By Anna Merlan
By Lee Escobedo
By Alice Laussade
By Scott Reitz
By Claire Lawton
By Kiernan Maletsky
By Anna Merlan
When the original theatrical version of Das Boot was released 15 years ago, it ran just under two and a half hours and didn't feature a single marquee name in its all-male cast. And it was in German. With subtitles. Did I mention that almost all of it took place inside a U-boat, and that Nazis are the heroes? Notwithstanding these handicaps, Das Boot managed to become the most successful foreign-language film of its day. It was hardly a surprise: few viewers could walk away unaffected by the film's grim beauty--the heart-stopping tension of the psychological battle scenes, the torturous claustrophobia of everyday existence under the frigid North Atlantic, the ironic exuberance in listening to the German crew sing "It's a Long Way to Tipperary," a kind of salutary hymn to the Englishmen they plan to destroy. Like the crew, you're as attentive as a cat from the first moment the U-boat submerges, and you don't unwind until well after the final credits roll. Its simple poignancy lingers in the air, like a stench of sweat and diesel exhaust, and the feeling is difficult to shake. (It was released the first year I started reviewing movies, and was my number one film of 1982.)
With a newly mixed digital soundtrack that convinces you rivets are popping out of the theater walls, plus the addition of an hour of footage (it now clocks in just shy of 210 minutes), Wolfgang Petersen's new version, Das Boot: The Director's Cut, illustrates why it is a template of its genre, a quiltwork of rare qualities that has seldom been reproduced--a humane action picture, an intimate epic, an ambiguous, morally complex cautionary tale.
The daunting length and language barrier might seem intimidating--that's a sizable commitment of time and mental resources just to see a movie--but ultimately these are irrational prejudices, and counterproductive ones. The extra scenes don't pad the film, they flesh it out, putting some skin on the lean, skeletal framework of the original. (The addition is comparatively modest: Lothar Guenther-Buchheim's autobiographical novel was originally adapted as a six-hour miniseries for German television.) Over the course of three and a half hours, you gain an even more bitter taste for life on board an unterseeboot; its scope shouldn't be feared, but luxuriated in.
"Luxuriate" might not be the best word choice; there's nothing lush about the dingy, humid pipe in which 90 percent of the movie takes place. But then again, the power of Das Boot results not just from Petersen's superb evocation of the setting, but from his reliance on the humanity of the characters to make his points. These Nazis are as far removed from the insulting, one-dimensional villains of Hogan's Heroes as Hogan's Heroes was from reality itself. The crewmen aren't jack-booted stormtroopers, but young German conscripts. The officers, led by the steely-nerved captain (Jurgen Prochnow), are mostly career sailors, not fanatical race warriors; even the two politically connected officers (a war correspondent full of all the piss and arrogance of a soldier nurtured on propaganda; and the first mate, the only volunteer and a model of cold Aryan perfection) resist convenient categorization. Indeed, the tight, lean screenplay eschews cliches of all kinds. Absent are murmurs of mutiny (as in Crimson Tide), overwrought heroics (The Hunt for Red October), or sappy moments of pathos to pluck at our hearts. Like the U-boat itself, the plot is bareboned and murderously efficient. The boat sets sail from its port in 1941, one of a dozen underwater attack vessels intent on strangling Britain, and engages in the customary mechanics of warfare--the excruciating boredom in waiting for battle, the horrifying noise and force of enemy depth charges, the borderline insanity that arises from not knowing whether the enemy is upon you, and, perhaps most acutely, the grim spectre of watching the men you have attacked die.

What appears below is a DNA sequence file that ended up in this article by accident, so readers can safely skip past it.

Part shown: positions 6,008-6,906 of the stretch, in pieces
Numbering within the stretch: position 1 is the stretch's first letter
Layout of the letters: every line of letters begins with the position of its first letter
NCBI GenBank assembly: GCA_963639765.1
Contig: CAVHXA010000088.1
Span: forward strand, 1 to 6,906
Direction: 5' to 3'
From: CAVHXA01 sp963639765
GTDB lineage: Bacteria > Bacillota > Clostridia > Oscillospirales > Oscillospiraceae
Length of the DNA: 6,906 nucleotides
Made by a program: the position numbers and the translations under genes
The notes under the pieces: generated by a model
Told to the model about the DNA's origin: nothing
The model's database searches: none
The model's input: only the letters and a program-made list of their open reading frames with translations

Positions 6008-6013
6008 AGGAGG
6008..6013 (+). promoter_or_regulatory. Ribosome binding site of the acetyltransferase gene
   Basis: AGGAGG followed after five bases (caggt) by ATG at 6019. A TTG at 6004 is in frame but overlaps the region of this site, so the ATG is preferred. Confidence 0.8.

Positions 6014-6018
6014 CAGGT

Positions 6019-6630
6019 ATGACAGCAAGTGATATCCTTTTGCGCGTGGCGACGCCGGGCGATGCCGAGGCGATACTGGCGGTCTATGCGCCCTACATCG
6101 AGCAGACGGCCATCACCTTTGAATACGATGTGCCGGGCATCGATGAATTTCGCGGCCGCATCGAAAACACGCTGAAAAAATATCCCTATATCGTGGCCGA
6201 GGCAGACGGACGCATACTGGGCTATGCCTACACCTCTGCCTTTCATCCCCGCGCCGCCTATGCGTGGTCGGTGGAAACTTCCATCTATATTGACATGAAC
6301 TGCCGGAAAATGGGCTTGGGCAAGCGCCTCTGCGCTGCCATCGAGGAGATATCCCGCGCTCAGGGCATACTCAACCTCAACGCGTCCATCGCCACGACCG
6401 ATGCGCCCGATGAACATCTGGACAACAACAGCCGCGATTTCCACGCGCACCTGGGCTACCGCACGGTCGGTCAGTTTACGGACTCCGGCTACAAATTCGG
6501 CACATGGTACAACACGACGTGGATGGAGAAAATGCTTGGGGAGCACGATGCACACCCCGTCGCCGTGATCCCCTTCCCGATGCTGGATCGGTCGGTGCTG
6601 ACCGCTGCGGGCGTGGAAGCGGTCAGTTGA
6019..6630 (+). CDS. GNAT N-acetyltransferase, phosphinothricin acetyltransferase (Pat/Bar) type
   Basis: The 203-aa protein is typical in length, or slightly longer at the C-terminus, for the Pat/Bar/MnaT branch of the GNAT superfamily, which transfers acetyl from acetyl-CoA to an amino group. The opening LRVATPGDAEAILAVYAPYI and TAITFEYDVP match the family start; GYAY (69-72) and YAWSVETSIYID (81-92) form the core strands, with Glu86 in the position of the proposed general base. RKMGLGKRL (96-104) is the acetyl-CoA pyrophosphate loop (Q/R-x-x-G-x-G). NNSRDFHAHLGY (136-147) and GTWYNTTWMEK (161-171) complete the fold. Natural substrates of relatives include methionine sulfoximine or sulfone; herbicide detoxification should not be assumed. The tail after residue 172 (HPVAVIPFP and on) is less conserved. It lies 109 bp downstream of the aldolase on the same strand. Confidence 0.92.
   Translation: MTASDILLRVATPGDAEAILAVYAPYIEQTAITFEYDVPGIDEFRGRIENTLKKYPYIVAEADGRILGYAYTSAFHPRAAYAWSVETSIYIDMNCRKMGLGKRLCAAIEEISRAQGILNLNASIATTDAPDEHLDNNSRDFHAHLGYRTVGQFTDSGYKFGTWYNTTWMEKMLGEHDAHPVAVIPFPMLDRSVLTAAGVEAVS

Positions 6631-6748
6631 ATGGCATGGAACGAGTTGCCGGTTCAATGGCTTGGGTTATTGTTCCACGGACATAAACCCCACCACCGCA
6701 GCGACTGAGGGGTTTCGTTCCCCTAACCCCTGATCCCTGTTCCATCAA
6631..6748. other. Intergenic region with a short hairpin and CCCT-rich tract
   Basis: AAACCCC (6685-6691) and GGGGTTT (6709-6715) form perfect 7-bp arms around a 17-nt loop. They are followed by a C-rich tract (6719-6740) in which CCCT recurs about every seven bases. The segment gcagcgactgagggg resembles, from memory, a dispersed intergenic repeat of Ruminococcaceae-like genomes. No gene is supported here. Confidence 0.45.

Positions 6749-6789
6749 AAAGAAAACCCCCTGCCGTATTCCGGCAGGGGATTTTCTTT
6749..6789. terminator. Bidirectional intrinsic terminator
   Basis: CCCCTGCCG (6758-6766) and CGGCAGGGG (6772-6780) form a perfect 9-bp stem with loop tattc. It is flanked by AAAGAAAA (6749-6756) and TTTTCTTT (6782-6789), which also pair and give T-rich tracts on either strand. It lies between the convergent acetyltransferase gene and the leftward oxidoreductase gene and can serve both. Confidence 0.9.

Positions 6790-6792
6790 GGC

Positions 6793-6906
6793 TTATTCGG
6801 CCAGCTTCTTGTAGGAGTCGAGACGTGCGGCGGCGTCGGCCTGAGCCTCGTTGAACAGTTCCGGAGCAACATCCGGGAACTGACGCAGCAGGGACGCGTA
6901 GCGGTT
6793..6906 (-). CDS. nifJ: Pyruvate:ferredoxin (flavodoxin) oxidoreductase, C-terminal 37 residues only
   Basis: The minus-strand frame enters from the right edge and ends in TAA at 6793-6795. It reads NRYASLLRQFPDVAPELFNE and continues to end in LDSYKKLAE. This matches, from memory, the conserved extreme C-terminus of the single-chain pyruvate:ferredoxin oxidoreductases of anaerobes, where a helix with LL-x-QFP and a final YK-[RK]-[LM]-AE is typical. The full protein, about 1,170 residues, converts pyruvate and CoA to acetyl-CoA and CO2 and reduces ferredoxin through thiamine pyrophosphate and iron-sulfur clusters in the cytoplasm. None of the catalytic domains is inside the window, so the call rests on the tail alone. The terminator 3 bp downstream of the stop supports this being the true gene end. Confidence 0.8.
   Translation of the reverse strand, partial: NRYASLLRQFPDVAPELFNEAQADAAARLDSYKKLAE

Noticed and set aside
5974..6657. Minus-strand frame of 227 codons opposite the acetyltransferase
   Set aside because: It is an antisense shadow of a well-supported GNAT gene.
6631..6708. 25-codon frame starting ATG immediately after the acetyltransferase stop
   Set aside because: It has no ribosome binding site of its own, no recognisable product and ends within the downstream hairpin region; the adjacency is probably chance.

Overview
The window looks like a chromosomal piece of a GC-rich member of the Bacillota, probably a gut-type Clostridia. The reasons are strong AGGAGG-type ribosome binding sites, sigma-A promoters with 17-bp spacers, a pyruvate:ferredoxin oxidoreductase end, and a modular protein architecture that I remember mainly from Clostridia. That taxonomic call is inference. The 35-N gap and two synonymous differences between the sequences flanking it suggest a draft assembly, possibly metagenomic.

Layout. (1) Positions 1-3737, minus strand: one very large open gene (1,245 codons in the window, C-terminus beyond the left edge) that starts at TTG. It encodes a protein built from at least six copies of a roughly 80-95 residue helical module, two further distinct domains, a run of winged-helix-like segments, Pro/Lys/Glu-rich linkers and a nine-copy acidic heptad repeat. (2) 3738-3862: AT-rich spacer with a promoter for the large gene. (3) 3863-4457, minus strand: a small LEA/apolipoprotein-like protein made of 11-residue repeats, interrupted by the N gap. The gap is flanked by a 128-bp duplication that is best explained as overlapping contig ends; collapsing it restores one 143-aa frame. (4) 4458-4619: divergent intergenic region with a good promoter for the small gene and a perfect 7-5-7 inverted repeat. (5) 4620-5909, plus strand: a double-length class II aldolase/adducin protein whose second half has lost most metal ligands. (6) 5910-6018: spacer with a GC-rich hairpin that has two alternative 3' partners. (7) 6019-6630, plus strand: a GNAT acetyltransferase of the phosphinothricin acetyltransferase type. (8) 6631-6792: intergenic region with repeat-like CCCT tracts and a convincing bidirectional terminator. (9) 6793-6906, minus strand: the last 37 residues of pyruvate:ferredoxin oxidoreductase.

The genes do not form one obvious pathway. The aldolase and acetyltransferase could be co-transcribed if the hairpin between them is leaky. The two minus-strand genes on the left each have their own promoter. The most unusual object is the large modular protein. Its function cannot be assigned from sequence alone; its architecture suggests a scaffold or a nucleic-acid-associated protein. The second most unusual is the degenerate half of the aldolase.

Despite its power, Das Boot is a film of tremendous thematic subtleties; Petersen rarely says something when he can show, or just as often, suggest. When, after a month at sea, the bearded, battered soldiers board a supply ship, they're assaulted by a succulent epicurean display: pastries, meats, fruits. You can practically hear them salivate, but you're aware of their ambivalence, too. Why are such delights available to these useless bureaucrats, when the foundation of the war effort toils in squalor? Why, indeed, should anyone feel this comfortable during war? Like the men themselves, you're both tantalized and disgusted.
The audience's identification with the Germans is the obvious consequence of spending so much time together, and Jost Vacano's superb photography is largely the reason. Within the cramped, musty confines of the sub, Vacano delivers breathtaking tracking shots that plunge you from the narrow officer's mess to the far end of the engine room, through dank bulkheads and stale, feculent bunks, his camerawork approximating the woozy disorientation of a feverdream. You feel trapped like the crew itself, as if ever exiting the theater is as distant as the end of the boat's cruise. (When the U-boat loses ballast and free-falls toward the ocean floor, bolts bursting from the bulkheads like popcorn, the pressure on my blood vessels increased until it easily equalled the pressure on the ship's hull.)
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